Prudence - Sister to Temperance, Fortitude, and Justice

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"Virtue of the Month Series" by Linda Kracht (CatholicMom.com)

Via Pixabay (2013), CC0 Public Domain. Text added in Picmonkey.

St. Francis of Assisi forged one primary mission: “to wake people up to the reality of God.” (Bishop Barron, The Pivotal Players) This ought to be our mission as well and for many different reasons including each other’s welfare — physical, mental, and spiritual. When we are fully awake to the reality of God, we will be able to care for our families, neighbors, and the world much more readily and prudently than when we help others through our own designs.

What is Prudence? Many of us assume that prudence means simply having the uncanny ability to make good decisions with good outcomes — given the right amount of information. But what determines if a decision is good in the first place? Many Americans consider that having an abortion for an unexpected or compromised pregnancy, undergoing in-vitro fertilization when facing infertility, assisting in the suicide of a terminally ill patient, or helping young people find medical resources that permit transgender surgeries during puberty to be prudent decisions and choices with good outcomes if the person(s) involved have first reviewed all the facts. On the other hand, given the same facts, choices and outcomes, many people of faith consider the above decisions and choices to be imprudent and the outcomes immoral or bad.

Why do good people come to such different conclusions? Is it simply because we hold clashing world views, experience life differently, or have different personalities or personal makeups? The author believes that our differences are directly dependent on the degree to which we have been awakened to the reality of God and His moral code. Even though all of us are created to know, love and serve Him; it is our free choice to decide how freely we unwrap the law that has been laid on our hearts. “This is the covenant that I will make with them says the Lord. I will put my laws upon their heart and upon their mind I will write them.” [Hebrews 10:16] Also recall the famous exchange between Jesus Christ and Pontius Pilate recorded in John 18: 37 – 38: “’Then You are a king?” Pilate said. “You say that I am a king,” Jesus answered. “For this reason I was born and have come into the world, to testify to the truth. Everyone who belongs to the truth listens to My voice.” “What is truth?” Pilate asked.” Rather than answering his own question, Pilate drops the opportunity to go deep and soon thereafter washes his hands of the decision to crucify Jesus. How often do we follow this same course of action even though the opportunity to drill deeper emerges?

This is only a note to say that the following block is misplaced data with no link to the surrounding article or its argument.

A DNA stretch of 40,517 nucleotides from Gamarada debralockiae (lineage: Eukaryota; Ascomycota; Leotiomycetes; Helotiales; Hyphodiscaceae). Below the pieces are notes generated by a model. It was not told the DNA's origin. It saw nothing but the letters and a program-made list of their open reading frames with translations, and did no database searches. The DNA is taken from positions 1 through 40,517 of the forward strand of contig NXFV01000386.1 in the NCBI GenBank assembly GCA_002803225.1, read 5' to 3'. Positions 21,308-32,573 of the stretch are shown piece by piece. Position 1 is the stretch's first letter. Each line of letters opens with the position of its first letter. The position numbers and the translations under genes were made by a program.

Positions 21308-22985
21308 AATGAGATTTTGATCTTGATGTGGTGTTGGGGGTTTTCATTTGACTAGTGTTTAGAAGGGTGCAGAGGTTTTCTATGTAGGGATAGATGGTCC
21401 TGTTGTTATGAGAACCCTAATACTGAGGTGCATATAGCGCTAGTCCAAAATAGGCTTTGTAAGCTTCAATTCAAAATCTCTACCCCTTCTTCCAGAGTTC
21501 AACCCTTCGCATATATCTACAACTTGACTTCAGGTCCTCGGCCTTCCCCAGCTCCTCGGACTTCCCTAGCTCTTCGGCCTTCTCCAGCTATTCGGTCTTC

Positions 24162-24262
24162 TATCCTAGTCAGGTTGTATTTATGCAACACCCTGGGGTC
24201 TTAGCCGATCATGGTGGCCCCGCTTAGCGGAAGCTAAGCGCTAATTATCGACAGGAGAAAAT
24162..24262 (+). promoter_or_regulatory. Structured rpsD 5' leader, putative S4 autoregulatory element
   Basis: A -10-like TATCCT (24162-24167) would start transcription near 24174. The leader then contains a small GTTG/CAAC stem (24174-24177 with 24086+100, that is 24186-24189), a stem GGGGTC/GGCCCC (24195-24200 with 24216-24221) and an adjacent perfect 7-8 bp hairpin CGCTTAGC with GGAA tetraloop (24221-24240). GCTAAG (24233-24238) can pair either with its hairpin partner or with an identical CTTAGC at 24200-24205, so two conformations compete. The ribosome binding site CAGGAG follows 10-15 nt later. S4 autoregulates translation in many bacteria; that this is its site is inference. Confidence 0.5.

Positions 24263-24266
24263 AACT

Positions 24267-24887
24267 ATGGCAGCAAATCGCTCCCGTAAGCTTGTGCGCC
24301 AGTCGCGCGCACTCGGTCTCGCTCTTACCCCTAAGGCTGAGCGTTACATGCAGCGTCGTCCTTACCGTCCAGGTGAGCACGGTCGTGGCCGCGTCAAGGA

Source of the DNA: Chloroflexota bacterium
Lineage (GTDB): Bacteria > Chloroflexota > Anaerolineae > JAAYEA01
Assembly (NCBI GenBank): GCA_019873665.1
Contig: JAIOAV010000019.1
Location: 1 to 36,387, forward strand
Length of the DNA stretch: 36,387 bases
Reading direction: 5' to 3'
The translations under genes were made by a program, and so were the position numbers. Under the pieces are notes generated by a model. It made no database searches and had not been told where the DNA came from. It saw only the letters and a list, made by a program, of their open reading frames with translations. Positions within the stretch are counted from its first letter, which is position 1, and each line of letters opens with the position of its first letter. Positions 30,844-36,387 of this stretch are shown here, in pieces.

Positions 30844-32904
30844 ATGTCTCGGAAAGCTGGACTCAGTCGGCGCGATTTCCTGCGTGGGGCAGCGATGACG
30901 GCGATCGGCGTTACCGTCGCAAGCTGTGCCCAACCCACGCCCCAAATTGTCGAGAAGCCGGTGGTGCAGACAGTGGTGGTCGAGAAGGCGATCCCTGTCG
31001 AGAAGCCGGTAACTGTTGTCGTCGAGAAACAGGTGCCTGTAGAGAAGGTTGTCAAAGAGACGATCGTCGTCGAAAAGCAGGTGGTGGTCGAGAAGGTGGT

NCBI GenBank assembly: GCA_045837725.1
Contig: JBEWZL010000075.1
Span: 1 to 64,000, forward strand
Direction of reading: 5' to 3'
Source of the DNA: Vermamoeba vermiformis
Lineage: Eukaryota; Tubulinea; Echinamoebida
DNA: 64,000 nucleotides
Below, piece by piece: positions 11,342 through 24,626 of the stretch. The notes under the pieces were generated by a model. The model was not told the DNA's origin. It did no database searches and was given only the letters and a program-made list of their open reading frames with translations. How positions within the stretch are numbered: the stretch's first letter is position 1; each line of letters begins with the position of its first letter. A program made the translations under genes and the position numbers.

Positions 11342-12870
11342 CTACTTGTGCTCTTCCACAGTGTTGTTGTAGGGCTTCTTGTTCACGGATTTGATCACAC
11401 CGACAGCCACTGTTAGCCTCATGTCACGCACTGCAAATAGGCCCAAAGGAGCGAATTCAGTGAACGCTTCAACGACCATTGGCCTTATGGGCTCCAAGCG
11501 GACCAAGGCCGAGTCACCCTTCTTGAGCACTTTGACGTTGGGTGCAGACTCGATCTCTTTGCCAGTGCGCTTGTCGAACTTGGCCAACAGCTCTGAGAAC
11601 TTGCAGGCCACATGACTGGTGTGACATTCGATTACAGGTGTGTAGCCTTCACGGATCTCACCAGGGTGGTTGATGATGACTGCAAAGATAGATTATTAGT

The ultimate question is who decides if a decision and its outcome is good? Does having knowledge of the facts ensure that the decision and outcome will be good — or good enough?

Fr. John A. Hardon, [1914-2000; author, theologian, and close associate and adviser of Blessed Pope Paul VI, Pope St. John Paul II, and Saint Teresa of Calcutta and the Missionaries of Charity] explained “that many of us have a fundamental misunderstanding of prudence because prudence is not about securing sufficient or correct knowledge. He went on to explain that having correct knowledge about things to be done or, more broadly, the knowledge of things that ought to be done and of things that ought to be avoided varies among even reasonable people. They can even disagree about how to apply moral principles; therefore, such judgments can be questioned but are never absolute. Aristotle defined prudence as recta ratio agibilium, right reason applied to practice. We cannot simply make a decision and then describe it as a prudential judgment unless we have first distinguished between what is right and what is wrong. Prudence is the intellectual virtue whereby a human being recognizes in any matter at hand what is good and what is evil. If we mistake the evil for the good, we are not exercising prudence—in fact, we are showing our lack of it.” [Catholic Encyclopedia]